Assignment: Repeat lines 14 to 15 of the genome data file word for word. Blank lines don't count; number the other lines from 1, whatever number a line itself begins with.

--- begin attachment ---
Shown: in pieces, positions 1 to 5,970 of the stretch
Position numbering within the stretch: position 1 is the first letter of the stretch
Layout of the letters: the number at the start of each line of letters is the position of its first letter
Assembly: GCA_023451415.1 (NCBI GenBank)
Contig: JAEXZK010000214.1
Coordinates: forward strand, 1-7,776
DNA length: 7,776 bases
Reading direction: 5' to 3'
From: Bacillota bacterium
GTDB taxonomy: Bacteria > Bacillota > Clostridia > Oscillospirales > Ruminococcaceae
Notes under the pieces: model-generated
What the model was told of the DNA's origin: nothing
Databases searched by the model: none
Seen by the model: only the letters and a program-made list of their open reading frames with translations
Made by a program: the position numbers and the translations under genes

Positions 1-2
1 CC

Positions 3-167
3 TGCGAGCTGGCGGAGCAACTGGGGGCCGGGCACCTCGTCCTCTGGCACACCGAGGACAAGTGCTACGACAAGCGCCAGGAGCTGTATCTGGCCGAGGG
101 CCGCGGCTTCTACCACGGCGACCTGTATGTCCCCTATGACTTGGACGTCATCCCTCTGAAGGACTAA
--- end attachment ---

Seen by the model: only the letters and a program-made list of their open reading frames with translations
Made by a program: the position numbers and the translations under genes